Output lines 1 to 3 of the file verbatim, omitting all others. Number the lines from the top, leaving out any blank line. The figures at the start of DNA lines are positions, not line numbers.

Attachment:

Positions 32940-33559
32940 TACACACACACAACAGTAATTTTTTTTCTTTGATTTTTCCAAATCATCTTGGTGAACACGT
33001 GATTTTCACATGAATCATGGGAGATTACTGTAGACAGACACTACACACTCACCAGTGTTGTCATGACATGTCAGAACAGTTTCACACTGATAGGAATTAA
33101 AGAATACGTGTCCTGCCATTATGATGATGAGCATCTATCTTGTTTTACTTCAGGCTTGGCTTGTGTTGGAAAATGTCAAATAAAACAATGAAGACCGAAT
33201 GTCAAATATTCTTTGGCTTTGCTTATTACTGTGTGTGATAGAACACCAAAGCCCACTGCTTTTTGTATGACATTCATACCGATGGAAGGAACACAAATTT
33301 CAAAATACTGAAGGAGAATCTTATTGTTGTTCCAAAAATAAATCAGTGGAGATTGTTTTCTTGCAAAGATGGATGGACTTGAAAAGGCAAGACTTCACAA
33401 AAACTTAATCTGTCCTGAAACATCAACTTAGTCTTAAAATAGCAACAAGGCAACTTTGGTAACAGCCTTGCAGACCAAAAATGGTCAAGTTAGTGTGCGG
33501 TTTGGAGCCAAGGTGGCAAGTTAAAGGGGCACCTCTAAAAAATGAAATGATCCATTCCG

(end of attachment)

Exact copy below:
Positions 32940-33559
32940 TACACACACACAACAGTAATTTTTTTTCTTTGATTTTTCCAAATCATCTTGGTGAACACGT
33001 GATTTTCACATGAATCATGGGAGATTACTGTAGACAGACACTACACACTCACCAGTGTTGTCATGACATGTCAGAACAGTTTCACACTGATAGGAATTAA